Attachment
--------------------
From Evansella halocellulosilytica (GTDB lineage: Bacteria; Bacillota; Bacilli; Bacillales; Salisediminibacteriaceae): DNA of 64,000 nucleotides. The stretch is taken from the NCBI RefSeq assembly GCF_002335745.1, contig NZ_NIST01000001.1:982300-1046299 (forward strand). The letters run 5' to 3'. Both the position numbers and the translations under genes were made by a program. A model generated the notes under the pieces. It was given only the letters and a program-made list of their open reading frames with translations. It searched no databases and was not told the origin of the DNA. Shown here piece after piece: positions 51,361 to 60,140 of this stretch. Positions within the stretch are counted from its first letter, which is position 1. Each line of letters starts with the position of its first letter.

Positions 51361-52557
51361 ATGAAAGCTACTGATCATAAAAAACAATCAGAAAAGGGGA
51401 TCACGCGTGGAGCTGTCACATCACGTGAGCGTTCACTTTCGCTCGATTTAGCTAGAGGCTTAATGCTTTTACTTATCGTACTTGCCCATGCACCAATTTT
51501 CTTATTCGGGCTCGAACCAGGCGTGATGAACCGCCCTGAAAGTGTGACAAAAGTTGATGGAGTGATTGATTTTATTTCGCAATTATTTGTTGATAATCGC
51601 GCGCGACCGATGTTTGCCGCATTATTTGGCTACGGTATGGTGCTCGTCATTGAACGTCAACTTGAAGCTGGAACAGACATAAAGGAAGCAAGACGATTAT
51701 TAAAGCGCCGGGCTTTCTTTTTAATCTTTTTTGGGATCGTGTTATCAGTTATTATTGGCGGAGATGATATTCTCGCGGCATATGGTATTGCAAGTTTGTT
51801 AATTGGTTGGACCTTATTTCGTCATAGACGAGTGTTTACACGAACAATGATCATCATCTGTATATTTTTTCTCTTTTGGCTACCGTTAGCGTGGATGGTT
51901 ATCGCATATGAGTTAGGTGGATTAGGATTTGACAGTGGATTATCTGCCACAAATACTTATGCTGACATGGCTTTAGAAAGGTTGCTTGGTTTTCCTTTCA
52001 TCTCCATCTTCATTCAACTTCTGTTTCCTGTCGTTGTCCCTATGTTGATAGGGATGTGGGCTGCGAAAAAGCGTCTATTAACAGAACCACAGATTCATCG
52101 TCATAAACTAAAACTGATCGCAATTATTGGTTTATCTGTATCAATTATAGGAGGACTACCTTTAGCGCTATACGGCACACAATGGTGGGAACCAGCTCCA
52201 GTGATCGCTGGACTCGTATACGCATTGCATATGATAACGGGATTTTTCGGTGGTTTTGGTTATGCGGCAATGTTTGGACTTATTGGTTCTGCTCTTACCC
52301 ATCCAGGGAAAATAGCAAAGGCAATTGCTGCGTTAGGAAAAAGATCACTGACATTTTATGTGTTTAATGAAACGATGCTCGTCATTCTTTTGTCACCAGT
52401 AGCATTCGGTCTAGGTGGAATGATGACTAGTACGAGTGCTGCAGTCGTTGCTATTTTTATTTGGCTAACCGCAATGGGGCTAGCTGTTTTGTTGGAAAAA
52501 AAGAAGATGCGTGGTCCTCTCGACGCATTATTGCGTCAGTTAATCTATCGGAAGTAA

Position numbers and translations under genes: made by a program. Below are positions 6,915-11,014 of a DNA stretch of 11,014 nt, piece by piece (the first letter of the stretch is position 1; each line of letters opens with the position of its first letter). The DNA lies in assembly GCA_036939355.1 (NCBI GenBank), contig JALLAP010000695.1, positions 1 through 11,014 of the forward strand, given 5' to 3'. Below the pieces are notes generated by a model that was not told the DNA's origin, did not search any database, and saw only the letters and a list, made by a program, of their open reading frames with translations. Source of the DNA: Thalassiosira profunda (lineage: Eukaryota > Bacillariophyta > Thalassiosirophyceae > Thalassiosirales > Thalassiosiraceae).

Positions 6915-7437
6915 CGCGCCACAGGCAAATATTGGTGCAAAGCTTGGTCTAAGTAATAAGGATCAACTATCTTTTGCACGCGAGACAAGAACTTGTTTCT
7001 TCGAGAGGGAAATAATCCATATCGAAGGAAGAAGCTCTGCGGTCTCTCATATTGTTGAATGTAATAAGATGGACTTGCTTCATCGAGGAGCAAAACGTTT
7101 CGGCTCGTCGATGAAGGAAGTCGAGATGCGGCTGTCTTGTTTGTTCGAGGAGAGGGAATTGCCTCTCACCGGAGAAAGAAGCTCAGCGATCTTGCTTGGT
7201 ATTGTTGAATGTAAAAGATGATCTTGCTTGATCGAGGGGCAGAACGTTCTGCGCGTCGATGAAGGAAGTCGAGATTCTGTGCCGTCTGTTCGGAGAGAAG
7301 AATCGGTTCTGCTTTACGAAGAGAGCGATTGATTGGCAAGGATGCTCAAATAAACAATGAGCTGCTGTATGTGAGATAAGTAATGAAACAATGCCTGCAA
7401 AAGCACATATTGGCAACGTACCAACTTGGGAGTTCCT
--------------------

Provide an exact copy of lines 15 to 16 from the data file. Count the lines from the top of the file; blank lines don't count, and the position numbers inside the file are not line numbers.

52501 AAGAAGATGCGTGGTCCTCTCGACGCATTATTGCGTCAGTTAATCTATCGGAAGTAA

Position numbers and translations under genes: made by a program. Below are positions 6,915-11,014 of a DNA stretch of 11,014 nt, piece by piece (the first letter of the stretch is position 1; each line of letters opens with the position of its first letter). The DNA lies in assembly GCA_036939355.1 (NCBI GenBank), contig JALLAP010000695.1, positions 1 through 11,014 of the forward strand, given 5' to 3'. Below the pieces are notes generated by a model that was not told the DNA's origin, did not search any database, and saw only the letters and a list, made by a program, of their open reading frames with translations. Source of the DNA: Thalassiosira profunda (lineage: Eukaryota > Bacillariophyta > Thalassiosirophyceae > Thalassiosirales > Thalassiosiraceae).